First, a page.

Karnataka is the first state in the entire country to have a separate Horticulture Department, and many other states, at later years, followed the example of Karnataka. Because of this, the state could achieve remarkable progress in many fronts of Horticulture, whether Fruits or Vegetables or Flowers or Plantation crops.
The growth of Horticulture in the state has a thrilling historical background, which reveals several interesting facts, milestones of achievements and pride legacies.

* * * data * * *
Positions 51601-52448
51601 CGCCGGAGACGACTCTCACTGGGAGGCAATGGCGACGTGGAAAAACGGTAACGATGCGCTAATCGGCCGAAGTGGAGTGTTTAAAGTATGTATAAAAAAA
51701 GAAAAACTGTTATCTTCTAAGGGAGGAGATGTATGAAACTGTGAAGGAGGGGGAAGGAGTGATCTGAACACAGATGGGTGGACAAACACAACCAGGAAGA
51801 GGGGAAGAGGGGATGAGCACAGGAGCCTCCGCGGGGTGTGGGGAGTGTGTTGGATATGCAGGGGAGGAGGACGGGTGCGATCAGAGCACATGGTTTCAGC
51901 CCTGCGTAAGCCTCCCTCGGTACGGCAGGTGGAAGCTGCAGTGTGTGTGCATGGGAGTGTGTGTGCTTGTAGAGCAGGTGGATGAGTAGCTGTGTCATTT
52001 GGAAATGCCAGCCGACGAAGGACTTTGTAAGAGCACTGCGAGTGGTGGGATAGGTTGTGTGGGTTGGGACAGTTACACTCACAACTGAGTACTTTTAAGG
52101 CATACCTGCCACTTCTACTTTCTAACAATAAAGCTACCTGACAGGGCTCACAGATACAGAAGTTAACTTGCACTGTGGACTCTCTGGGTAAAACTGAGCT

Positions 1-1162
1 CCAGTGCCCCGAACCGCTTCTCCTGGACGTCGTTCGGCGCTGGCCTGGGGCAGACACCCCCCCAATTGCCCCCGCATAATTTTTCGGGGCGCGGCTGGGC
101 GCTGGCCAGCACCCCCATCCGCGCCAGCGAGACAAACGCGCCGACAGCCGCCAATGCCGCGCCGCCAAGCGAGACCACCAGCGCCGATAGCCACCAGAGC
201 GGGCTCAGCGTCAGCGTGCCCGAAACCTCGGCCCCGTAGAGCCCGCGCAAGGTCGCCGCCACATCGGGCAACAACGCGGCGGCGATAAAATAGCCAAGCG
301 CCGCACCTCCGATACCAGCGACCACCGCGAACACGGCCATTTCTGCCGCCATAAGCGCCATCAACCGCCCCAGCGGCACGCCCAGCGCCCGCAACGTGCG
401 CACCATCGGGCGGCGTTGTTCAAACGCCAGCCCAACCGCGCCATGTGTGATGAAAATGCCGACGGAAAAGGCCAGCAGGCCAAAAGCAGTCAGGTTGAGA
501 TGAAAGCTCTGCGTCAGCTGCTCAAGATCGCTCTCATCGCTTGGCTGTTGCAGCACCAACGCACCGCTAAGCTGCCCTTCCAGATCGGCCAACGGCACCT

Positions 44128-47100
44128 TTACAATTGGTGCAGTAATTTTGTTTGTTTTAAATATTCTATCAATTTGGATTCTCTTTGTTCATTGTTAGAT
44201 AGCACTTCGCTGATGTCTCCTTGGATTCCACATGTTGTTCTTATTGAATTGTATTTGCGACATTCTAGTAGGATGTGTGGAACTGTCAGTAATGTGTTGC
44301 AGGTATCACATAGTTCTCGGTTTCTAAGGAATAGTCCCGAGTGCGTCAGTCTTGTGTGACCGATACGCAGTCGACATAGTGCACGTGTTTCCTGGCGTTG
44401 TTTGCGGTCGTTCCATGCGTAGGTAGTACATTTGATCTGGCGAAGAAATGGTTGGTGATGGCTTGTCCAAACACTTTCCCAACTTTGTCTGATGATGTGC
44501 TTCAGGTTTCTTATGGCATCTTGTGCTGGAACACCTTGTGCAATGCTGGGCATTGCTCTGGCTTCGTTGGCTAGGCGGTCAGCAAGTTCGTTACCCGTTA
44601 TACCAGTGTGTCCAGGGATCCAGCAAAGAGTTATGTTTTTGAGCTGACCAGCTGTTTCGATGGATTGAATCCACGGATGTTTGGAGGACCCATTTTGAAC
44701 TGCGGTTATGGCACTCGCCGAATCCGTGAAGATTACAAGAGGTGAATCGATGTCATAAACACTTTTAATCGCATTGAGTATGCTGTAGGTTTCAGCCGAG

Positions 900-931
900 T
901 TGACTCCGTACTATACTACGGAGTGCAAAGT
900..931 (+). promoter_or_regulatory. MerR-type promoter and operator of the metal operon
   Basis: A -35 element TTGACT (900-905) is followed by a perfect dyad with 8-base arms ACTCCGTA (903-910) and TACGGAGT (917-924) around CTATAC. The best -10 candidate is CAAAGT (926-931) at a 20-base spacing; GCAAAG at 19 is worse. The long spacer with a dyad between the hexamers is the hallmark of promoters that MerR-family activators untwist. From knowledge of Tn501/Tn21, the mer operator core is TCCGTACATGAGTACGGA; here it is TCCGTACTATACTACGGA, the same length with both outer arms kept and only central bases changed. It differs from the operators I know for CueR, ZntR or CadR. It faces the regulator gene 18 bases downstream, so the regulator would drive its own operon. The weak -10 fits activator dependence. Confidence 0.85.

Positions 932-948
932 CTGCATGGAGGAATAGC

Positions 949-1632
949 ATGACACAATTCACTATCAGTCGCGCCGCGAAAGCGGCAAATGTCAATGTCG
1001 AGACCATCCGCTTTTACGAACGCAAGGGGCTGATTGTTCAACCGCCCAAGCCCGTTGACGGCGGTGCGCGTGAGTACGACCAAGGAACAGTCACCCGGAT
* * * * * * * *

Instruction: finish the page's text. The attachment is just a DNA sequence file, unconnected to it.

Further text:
Although some Horticulture crops were grown in the state since time immemorial, their cultivation on commercial scale started just two and a half century before. The first acknowledgeable credit for initiation of cultivation of Horticulture crops in the state undoubtedly goes to Hyder Ali and Tipu Sultan. At about 1760, Hyder Ali started a small royal orchard near Bangalore Fort, which was called by the name Lalbagh. After him, Tipu Sultan improved this garden by making systematic layouts and undertaking comprehensive planting programme. He collected several important native and exotic species of flowers, fruits, vegetables and other plants, obtained from several far off places such as Malacca, Isle of France, Oman, Arabia, Persia, Turkey, Zanzibar, France and other European countries. At Srirangapatna, his capital, he had established another garden of fame by the same name as Lalbagh, in which also he had introduced several ornamental and horticulture plants. At Ganjam, near Srirangapatna, he had developed a vast Fig orchard. Several of the fruits species, which Tipu Sultan had introduced then, eventually became the commercial crops of the then Mysore province, and to quote a few are: Fig, Mulberry (for Sericulture), Grapes, Pomegranates, Rose, several European vegetable crops etc.